Sun 17 Jun 2012
Even though a sandwich seems simple enough, it’s really hard to find a great, well-constructed sambos these days. The ratio of filling to bread, the texture of the bread (overly toasted means it tears up the roof of your mouth; too soft means not enough support for innards), the right size and balance of filling…it ain’t rocket science but there is definitely an art to making the perfect sandwich.
It was this idea – one of the perfect sandwich, which in this case was the classic po’ boy – that brought us together one breezy Saturday afternoon. For several weeks now, some of us Irish Foodies including Bill & Sharon Gunter, Aoife, Kristin and a few others filled the Twitterverse with chatter about having a po’ boy party; after a few email exchanges it was decided we’d meet at the Gunters’ for an afternoon of sandwich-making.
The po’ boy is a New Orleans invention and usually consists of a baguette filled with fried oysters, shredded lettuce and slices of tomato. There are also beef, chicken, veggie, catfish and other varieties of po’ boy, but as New Orleans is famous for its oysters, that is the one I’d consider the pure po’ boy. There’s a story behind the name (as with many great dishes do): Back in 1929, during the streetcar employee strike, restaurant owners Benny and Clovis Martin served the striking workers free sandwiches. Because the all-male strikers were referred to as “poor boys,” the sandwiches took on the name; with the Louisiana accent, it sounded more like “po’ boy,” and it stuck.
But this is Ireland, and Kristin suggested we add a few Irish elements to the American sambo. Instead of the baguette, we opted for Vlaa’s – the soft, floury roll baked by the wonderful Arun Bakery in Stoneybatter. Instead of lettuce, we went with shredded cabbage and Aoife picked up some beautiful Irish tomatoes to add to the filling.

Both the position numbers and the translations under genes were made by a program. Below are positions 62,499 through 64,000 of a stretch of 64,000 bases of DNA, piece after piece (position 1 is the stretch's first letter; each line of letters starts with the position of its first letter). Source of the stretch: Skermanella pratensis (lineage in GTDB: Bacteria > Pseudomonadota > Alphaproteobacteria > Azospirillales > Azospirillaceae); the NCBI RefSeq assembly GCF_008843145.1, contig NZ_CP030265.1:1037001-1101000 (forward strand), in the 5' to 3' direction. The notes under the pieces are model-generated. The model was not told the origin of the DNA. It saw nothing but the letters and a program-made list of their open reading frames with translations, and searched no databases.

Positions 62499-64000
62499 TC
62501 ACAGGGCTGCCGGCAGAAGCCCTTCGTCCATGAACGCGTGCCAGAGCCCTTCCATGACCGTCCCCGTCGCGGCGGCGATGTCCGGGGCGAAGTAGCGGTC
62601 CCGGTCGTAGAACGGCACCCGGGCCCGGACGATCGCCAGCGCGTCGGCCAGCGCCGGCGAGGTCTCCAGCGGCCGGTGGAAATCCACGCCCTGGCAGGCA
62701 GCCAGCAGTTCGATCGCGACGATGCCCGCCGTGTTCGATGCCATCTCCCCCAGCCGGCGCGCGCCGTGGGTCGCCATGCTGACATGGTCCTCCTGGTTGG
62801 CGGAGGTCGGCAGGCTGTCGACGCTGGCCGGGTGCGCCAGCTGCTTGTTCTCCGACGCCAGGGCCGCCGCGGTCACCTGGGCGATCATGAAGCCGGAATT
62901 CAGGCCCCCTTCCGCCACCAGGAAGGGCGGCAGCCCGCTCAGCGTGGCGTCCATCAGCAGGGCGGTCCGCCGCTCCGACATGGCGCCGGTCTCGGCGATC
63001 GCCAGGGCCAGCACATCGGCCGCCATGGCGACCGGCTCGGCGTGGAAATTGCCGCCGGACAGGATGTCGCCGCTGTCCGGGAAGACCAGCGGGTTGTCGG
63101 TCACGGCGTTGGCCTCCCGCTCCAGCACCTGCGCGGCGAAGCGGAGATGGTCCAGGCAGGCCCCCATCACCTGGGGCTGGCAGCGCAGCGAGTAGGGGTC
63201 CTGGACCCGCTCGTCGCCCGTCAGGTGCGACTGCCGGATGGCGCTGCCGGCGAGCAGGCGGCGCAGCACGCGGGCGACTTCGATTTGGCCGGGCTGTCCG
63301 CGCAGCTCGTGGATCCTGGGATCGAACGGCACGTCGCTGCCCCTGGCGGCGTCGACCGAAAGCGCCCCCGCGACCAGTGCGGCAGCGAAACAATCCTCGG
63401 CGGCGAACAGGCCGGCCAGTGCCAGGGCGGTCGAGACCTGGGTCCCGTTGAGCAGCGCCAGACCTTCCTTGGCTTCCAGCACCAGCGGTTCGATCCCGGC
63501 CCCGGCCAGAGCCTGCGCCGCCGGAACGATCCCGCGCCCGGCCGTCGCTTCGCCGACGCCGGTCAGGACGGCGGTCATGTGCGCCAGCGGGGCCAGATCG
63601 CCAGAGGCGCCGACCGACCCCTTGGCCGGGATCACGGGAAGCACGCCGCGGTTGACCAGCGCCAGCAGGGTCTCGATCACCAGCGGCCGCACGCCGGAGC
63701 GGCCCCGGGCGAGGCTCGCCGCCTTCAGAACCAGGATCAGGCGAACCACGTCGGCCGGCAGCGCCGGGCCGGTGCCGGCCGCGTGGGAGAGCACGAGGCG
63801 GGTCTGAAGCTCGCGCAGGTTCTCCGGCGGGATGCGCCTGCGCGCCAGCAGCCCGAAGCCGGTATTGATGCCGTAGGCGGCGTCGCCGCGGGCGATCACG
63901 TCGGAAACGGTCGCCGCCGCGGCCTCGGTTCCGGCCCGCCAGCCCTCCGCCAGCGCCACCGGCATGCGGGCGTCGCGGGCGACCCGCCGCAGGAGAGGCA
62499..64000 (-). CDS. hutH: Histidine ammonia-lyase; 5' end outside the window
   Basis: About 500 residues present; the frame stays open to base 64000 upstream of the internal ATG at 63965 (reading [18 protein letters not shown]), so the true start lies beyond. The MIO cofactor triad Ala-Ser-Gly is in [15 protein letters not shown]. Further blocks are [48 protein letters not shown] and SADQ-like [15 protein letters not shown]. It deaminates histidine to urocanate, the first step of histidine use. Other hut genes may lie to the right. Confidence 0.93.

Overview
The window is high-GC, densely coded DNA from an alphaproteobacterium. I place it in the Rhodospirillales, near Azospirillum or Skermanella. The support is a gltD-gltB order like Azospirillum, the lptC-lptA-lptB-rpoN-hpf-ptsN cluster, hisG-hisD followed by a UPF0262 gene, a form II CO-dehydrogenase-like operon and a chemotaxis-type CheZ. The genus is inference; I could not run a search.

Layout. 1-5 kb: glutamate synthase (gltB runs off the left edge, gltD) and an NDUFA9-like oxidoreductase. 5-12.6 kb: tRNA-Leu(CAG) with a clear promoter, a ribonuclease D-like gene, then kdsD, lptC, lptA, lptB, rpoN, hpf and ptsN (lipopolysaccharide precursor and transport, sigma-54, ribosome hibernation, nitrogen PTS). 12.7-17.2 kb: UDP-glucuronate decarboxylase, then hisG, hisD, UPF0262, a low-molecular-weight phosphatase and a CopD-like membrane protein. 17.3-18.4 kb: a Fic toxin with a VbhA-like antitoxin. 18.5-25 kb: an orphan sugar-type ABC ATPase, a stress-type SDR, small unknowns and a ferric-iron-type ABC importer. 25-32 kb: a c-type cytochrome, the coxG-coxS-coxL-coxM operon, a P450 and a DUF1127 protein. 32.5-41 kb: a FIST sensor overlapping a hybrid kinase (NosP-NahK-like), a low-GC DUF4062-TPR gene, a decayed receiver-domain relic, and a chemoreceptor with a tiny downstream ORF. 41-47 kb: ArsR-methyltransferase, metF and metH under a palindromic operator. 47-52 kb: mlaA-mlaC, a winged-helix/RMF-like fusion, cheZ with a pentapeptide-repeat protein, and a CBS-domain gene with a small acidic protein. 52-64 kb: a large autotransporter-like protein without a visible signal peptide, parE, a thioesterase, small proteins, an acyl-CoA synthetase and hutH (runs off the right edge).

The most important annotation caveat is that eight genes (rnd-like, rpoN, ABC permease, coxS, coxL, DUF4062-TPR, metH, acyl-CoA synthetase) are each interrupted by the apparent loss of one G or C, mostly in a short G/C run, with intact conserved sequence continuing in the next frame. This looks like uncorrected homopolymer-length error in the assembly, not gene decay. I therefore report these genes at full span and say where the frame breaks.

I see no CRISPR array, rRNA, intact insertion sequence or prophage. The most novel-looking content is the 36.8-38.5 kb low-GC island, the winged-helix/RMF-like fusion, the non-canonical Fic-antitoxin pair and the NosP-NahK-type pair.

Of course the main ingredient is the oyster, and Bill & Sharon whipped up an incredibly flavourful, spicy cornmeal crumb to coat the oysters with. After a dip in egg wash and a roll in the cornmeal, the oysters went straight into a bath of hot peanut oil where they fried to a golden brown. We smeared the Vlaa’s with Aoife’s homemade mayo (about 1000 times better than store-bought) and stacked the Vlaa’s with the oysters, cabbage and tomatoes and squished it all down before diving in. Our Irish/American hybrid po’ boy met all our expectations and every ingredient worked perfectly together both in taste and in maintaining the structural integrity of the sandwich.
As an added treat to our meal, we made root beer floats for dessert – another American classic (I found Mug Root beer at the Filipino market inside the GPO arcade off Henry Street). We put two scoops of vanilla ice cream into cups and then poured in the ice-cold root beer. For us Yanks it provided an instant flashback to childhood summers when this dessert/drink was a staple. To add just a touch more gluttony to the day, we paired the root beer floats with Kristin’s insane chocolate chip cookies and Aoife’s sesame biscuits (made from Lilly Higgins recipe).
It was a bit gloomy outside (this is Ireland, after all), but with our perfect po’ boys and homemade sweet treats, we didn’t notice the rain that had started to fall at some point. The food and company were wonderful and Mountaineering Man and I had a lovely time. We sat around Bill & Sharon’s sitting room, munching on po’ boys and sipping root beer floats – and shared some stories (very Irish!), the best told by their friend Con. It was so funny I will end this post with it:
The other day, my friend got pulled over by a garda. The garda asked, “Do you know how fast you were going there?” My friend replied, “Uh, no – I don’t.”
The garda then asked, “Well what if you had run into Mister Fog?”
My friend – a bit taken aback – said, “Well, I would have taken Mister Foot off Mister Accelerator, and then put Mister Foot slowly onto Mister Brake, and Mister Car would have come to a slower speed.”
The garda, not amused, glared at my friend and replied, “I said MIST OR FOG.”